3. Mnc says:

    I am owning a Honda Civic 1.0 with GPF, mainly does 100km+ journeys, but also 1km short trips in town. Never had a warning message from GPF, although, each time after 40-50km hard driving (upshifting at 5500rpm), the car does an active regen (stop/start does not work, radiator fan is on, engine idle varies 930-970rpm instead of staying dead center at 950rpm). The weird thing is driving it: often times, under decceleration, the fuel does not cutoff completely, which I find very odd and I think this is related to the GPF somehow.

  4. Fly101 says:

    Any further feedback on the Ford cases? What did the garage say? Interested in knowing how bad it is for future choices…

  5. Phillip Birch says:

    You say above that ” In contrast, a GDI engine emits around 30 times less particulate than a diesel engine.”

    However, research by TÜV NORD* found that although GDI engines dramatically reduce carbon dioxide emissions, they release about 1000 times more particulate matter (classified by the World Health Organization as harmful) compared to traditional petrol engines and 10 times more than new diesel engines. This is also 10 times more polluting than a diesel equipped with a diesel particulate filter (DPF).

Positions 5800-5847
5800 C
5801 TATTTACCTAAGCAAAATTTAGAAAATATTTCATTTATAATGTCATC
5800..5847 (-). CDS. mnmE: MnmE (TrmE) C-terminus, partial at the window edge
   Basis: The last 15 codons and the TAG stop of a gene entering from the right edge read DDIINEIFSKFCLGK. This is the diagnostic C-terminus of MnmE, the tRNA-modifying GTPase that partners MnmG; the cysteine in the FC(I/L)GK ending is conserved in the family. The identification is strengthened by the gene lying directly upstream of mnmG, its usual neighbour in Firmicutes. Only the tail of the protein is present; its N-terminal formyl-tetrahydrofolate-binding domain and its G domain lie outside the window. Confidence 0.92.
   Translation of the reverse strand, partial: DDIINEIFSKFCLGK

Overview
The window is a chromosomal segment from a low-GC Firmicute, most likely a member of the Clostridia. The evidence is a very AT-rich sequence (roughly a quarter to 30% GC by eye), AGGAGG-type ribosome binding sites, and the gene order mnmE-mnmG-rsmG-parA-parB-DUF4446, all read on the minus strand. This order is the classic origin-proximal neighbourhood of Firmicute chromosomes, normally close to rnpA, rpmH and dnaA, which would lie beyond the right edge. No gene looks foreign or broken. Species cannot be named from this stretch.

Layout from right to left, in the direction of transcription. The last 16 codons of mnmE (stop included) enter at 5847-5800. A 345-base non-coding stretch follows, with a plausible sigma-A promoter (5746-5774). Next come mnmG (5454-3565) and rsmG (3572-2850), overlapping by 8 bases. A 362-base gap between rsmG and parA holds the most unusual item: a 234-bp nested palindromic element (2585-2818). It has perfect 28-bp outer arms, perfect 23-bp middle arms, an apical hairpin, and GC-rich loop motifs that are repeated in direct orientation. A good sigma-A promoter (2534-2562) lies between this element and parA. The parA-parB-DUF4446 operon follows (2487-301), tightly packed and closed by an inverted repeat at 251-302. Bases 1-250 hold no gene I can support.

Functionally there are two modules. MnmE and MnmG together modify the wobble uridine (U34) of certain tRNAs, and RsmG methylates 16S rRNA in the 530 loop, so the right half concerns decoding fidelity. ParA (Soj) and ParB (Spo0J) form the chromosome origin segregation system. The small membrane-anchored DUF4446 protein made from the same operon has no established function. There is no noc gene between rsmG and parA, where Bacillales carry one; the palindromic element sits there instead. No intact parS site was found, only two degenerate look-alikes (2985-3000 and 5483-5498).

6. Sid ludkin says:

    I bought a 1 litre Ecoboost focus in July 2019 1st September 2018 plate. It had just over 3000 miles on the clock has currently done 4000 miles in total. Over the last few weeks I have had the same problem (exhaust filter at limit drive to clear) I blasted it up the motorway for 20 minutes in lower gears averaging 2500 to 3500 rpm. Next day got same message !! Will have to go to the dealer to see what’s going on.

  7. Michelle Geer says:

    I brought an MG ZS back in June 19, I started to experience lumpy/juddering driving more or less straight away, after several visits back to my dealer and being fobbed off saying it was probably me as I was new to automatics they finally in October 19 received a technical bulletin explaining about the GPF and that the regeneration can cause this lumpy driving and that there is nothing wrong with the car but that it is a characteristic and that I have to change my driving styles (find a motorway once a week to give it a blast). I don’t do motorway driving and I do not expect to have to start with a brand new car! The dealer has now informed me that more and more people are returning to the garage with the same issues, and they are now informing new buyers at the point of sale. I have put a letter of rejection in for the car as I feel as though I have been miss-sold it, as if I had been informed about these driving styles before purchasing it I would never have brought it. I never have a warning light on my dash, but I have lumpy horrible driving everyday !!! I hate my car and will do everything I can to return it. I have now put a case forward with the Motor Ombudsman. more people need to come forward and make a stance.